There are currently fewer insolvency reforms across Africa than in any other region of the world. In many African countries the insolvency laws are antiquated and restructuring law does not exist. Doing Business 2011 data demonstrates that recovery in Sub-Saharan Africa averages 23.2 cents on the dollar, compared to 69.1 cents on the dollar in OECD countries. Clearly, there are many different issues facing countries in the region and the solutions are complex. There are inadequate mechanisms to prevent the stripping of assets of companies in financial difficulty heading towards insolvency, which means that a business rescue culture is minimal. Many directors lack accountability. The insolvency profession is neither institutionalised nor regulated. Delays in finalising cases by courts negatively affect the efficiency of the system. Non-court based methods are underdeveloped and out-of-court restructuring is not prevalent. The skills of stakeholders including the judiciary and insolvency practitioners need to be developed, and countries need to focus on both institutional and infrastructural reforms that will seek to preserve value in financially distressed businesses.
It is important that countries recognise that with there being a direct correlation between insolvency and the business environment, a sound insolvency system has a direct impact on economic performance. Consequently, insolvency reform should be seen as being part of a wider reform programme to include the little touched credit environment where the system is, in many countries, under-developed. Across Africa, access to credit can be low and the cost high with, in the main, commercial banks being the principal source of credit. There may be a lack of effective competition in the credit system and, in many instances the personal guarantee of promoters being required to obtain credit. Therefore, reforms of personal insolvency law also assume importance.
INSOL International has a significant membership base in Africa. INSOL members, insolvency practitioners, judges and other stakeholders from the region participating in INSOL activities have demonstrated keen interest in learning from the experience of other countries. INSOL and other international bodies have received requests for assistance to work towards the improvement of the insolvency systems in the various countries in the region.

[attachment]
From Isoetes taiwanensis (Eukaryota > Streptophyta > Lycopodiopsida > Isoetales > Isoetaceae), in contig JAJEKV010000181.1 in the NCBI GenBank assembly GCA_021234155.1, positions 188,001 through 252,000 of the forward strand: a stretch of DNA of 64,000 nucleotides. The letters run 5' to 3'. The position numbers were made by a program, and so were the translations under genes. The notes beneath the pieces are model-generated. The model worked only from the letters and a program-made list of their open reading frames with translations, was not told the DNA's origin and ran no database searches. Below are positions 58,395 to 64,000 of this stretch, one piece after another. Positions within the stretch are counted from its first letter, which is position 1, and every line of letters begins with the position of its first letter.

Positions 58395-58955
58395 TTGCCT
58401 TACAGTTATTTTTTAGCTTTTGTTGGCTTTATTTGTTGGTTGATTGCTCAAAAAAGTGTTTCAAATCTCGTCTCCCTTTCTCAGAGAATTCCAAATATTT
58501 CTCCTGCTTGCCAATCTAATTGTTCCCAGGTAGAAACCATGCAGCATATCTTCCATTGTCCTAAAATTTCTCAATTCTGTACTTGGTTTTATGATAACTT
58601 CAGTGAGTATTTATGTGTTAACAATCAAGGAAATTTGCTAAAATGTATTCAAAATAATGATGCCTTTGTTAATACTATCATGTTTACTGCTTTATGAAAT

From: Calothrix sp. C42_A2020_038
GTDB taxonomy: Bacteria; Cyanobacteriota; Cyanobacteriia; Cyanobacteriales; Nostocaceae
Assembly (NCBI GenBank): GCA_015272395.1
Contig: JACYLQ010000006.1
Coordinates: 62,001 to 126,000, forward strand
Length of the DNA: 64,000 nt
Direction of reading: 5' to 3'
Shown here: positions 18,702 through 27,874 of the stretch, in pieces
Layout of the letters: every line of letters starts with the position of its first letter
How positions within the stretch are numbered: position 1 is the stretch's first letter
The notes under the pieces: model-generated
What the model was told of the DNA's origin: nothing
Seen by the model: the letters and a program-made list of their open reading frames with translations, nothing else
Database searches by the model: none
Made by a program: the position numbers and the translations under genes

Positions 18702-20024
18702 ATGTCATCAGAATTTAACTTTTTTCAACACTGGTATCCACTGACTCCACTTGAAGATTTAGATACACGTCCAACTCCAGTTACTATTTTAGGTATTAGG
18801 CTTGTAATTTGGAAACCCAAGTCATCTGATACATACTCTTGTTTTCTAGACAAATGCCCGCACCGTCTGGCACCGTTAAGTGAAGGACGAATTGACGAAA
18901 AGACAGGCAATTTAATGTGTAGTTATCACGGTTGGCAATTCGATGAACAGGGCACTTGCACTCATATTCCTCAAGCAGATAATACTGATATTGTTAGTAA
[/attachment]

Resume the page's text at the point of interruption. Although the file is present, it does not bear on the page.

Africa is a vast region with diverse legal systems and practices. Some multilateral bodies are already engaged in insolvency reforms in some countries and others carry a keen interest in working for the benefit of the insolvency industry in the region. The knowledge, experience and resources available within these global institutions and bodies can be optimised by way of a coordinated regional effort, aimed at addressing the needs of the insolvency industry. The Forum for Asian Insolvency Reforms and the Forum for Insolvency Reforms in MENA are two inspiring models of cooperation by international and regional organisations. It was for these reasons that INSOL established the Africa Roundtable: to provide a platform for international bodies, regional institutions, policymakers and stakeholders from the continent, as well as experts in the field from other, and sometimes more mature jurisdictions, to come together and adopt a coordinated approach towards reforms and capacity building in the region.
The Africa Round Table initiative was established at a meeting organised by INSOL International in Dubai, February 2010. The objectives of the Africa Round Table were threefold:
- to have a high level dialogue with both private practitioners and public policymakers regarding insolvency reform in Africa, thereby encouraging reform experiences to be shared and challenges to be discussed in an open and frank forum;
- to elevate insolvency reform on the African policy agenda; and
- to encourage insolvency policymakers and professionals to establish an annual forum to stimulate discourse and learning across the region.
One of the take-aways from the round tables is to encourage the sharing of information between countries. This is achieved by a dedicated email address which enables easy communication and this library where papers can be uploaded and shared.
The roundtable has been organised in partnership with the World Bank Group, which is working closely with many governments in Africa to assist in strengthening their insolvency and restructuring regimes.
Participation in the INSOL Africa Round Table is by invitation only.